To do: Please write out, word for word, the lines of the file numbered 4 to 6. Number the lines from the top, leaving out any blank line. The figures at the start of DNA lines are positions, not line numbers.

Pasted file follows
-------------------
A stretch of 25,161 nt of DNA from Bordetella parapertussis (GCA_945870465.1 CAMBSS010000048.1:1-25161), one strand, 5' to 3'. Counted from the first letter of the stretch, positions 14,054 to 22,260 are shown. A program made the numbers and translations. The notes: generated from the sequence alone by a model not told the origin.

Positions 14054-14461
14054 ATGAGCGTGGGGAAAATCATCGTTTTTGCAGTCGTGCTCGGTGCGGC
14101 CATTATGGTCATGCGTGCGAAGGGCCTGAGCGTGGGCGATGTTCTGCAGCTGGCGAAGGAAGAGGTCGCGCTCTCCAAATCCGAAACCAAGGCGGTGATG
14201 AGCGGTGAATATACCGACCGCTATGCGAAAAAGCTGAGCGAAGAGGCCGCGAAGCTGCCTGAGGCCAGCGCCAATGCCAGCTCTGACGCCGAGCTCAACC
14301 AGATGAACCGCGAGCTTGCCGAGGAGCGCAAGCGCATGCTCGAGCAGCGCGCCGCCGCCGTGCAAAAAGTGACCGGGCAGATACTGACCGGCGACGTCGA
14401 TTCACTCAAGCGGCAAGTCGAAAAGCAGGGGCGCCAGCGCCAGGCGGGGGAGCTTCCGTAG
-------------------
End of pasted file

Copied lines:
14101 CATTATGGTCATGCGTGCGAAGGGCCTGAGCGTGGGCGATGTTCTGCAGCTGGCGAAGGAAGAGGTCGCGCTCTCCAAATCCGAAACCAAGGCGGTGATG
14201 AGCGGTGAATATACCGACCGCTATGCGAAAAAGCTGAGCGAAGAGGCCGCGAAGCTGCCTGAGGCCAGCGCCAATGCCAGCTCTGACGCCGAGCTCAACC
14301 AGATGAACCGCGAGCTTGCCGAGGAGCGCAAGCGCATGCTCGAGCAGCGCGCCGCCGCCGTGCAAAAAGTGACCGGGCAGATACTGACCGGCGACGTCGA